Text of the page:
Health officials in Arkansas have issued a warning against malaria after a locally transmitted case of the mosquito-borne disease was confirmed in the state.

"The Arkansas Department of Health (ADH) has identified a case of locally acquired malaria in an Arkansas resident. The person resides in Saline County and has not traveled out of the country," it said in a news release Wednesday.

This is the only locally acquired case of malaria identified in the state this year. A total of nine other locally acquired cases were reported across the U.S., with seven of them in Florida.

Around 241 million cases of malaria were reported worldwide in 2020, out of which 627,000 people died. Every year, approximately 2,000 cases of malaria are reported in the U.S. and a majority of them are from residents traveling to countries where malaria is present. The risk of transmission in the U.S. is considered low.

How does it spread?

Malaria is a life-threatening infection spread to humans by female Anopheles mosquitoes. Once a human body is infected with malaria, the parasites grow and multiply inside liver cells and spread to red blood cells. It cannot be transmitted from person to person.

Watch out for the symptoms

The symptoms of malaria typically appear within two weeks of a bite from an infected mosquito. Sometimes, the incubation period may be longer and symptoms may appear after a year or more.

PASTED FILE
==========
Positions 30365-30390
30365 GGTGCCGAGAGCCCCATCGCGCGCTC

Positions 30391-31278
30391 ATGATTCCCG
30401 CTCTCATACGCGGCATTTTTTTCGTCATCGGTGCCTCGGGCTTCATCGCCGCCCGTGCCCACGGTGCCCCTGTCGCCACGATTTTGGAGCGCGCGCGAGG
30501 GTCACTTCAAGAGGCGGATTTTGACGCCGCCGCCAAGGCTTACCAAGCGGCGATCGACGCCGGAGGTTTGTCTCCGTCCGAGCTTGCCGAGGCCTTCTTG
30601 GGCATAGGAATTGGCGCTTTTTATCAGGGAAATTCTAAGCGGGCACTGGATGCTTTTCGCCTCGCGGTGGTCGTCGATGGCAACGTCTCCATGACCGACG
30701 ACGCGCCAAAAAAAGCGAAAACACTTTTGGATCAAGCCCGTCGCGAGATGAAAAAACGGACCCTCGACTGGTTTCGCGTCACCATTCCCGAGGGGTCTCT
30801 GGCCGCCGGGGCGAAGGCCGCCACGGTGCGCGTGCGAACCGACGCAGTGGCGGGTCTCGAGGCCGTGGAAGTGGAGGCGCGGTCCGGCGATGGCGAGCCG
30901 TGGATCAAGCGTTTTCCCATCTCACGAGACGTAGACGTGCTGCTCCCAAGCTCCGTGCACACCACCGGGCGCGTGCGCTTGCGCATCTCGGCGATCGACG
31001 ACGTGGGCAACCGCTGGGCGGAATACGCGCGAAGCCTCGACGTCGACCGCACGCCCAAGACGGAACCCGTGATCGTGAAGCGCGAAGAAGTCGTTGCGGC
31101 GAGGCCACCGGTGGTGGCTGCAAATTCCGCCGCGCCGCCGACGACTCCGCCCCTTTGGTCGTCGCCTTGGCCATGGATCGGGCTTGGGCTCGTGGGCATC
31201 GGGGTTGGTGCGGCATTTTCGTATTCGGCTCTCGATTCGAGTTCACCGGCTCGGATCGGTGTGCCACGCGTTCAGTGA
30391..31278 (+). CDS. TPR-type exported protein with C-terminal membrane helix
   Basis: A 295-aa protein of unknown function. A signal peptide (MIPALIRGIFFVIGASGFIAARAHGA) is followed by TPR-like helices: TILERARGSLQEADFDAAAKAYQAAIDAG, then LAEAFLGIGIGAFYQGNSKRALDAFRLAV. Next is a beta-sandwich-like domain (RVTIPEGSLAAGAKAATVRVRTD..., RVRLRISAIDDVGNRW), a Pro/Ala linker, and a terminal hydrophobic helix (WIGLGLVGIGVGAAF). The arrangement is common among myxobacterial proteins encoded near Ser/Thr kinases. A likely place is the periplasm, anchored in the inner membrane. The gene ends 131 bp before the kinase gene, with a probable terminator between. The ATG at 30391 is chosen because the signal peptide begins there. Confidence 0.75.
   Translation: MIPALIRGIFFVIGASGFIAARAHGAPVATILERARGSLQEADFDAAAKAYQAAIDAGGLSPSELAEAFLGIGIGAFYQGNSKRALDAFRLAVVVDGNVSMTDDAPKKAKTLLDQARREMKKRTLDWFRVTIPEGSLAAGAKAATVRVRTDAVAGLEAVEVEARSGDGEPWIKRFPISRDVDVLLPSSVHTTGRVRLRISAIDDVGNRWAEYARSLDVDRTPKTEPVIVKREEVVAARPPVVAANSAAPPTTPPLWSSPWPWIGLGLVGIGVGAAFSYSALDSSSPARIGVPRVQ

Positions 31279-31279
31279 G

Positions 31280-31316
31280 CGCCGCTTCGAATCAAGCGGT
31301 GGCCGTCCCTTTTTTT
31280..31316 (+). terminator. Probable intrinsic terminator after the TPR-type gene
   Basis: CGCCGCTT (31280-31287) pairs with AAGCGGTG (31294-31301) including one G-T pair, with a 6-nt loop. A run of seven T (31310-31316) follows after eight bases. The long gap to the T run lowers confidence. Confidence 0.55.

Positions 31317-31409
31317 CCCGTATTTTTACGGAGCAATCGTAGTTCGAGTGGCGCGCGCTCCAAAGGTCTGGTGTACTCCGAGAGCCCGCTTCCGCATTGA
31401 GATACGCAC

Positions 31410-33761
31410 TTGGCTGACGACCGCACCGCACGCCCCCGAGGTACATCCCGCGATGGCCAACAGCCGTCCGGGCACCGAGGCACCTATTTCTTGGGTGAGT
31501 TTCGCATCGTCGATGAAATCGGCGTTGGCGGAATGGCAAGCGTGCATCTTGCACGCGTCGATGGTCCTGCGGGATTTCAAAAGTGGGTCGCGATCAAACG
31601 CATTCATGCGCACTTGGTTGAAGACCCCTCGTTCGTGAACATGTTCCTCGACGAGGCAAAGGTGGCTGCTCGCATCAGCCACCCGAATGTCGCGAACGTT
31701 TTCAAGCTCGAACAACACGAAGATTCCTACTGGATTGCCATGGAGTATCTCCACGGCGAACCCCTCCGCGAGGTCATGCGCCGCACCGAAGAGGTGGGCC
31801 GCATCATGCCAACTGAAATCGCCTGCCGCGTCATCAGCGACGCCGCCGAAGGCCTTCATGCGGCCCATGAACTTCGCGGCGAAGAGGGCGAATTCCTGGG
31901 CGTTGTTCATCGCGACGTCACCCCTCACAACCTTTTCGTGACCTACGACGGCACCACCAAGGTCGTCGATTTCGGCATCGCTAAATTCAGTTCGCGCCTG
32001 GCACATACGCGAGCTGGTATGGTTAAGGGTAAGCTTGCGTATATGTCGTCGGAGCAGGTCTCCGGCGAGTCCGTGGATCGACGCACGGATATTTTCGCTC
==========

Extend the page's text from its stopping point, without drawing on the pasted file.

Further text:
The symptoms may be mild for people who had a previous infection, but for infants, pregnant women and people with HIV, it can create complications and even death if not treated properly. Fever, chills, fatigue, headache, nausea, vomiting and diarrhea, confusion, jaundice, breathing difficulties and rapid heart rate are some of the common signs.

In some people, symptoms may appear in cycles, with patients experiencing periods of attacks with shivers, chill and high fever followed by sweating and normal temperature.

Know the possible complications

Getting treatment at the earliest is essential as some people may develop malaria complications within days of initial symptoms. Kidney failure, liver failure, acute respiratory distress syndrome, sudden drop in blood pressure and low blood sugar are some of the complications.

The patients may develop anemia when the red blood cells fail to carry adequate oxygen to organs. Cerebral malaria is another possible complication that leads to death. It occurs when parasite-filled blood cells block small blood vessels in the brain, causing brain damage.

Pregnant women infected with malaria are at risk of premature birth, stillbirth, miscarriage and death of the mother. Their babies can develop complications such as low birth weight and restricted growth in the womb.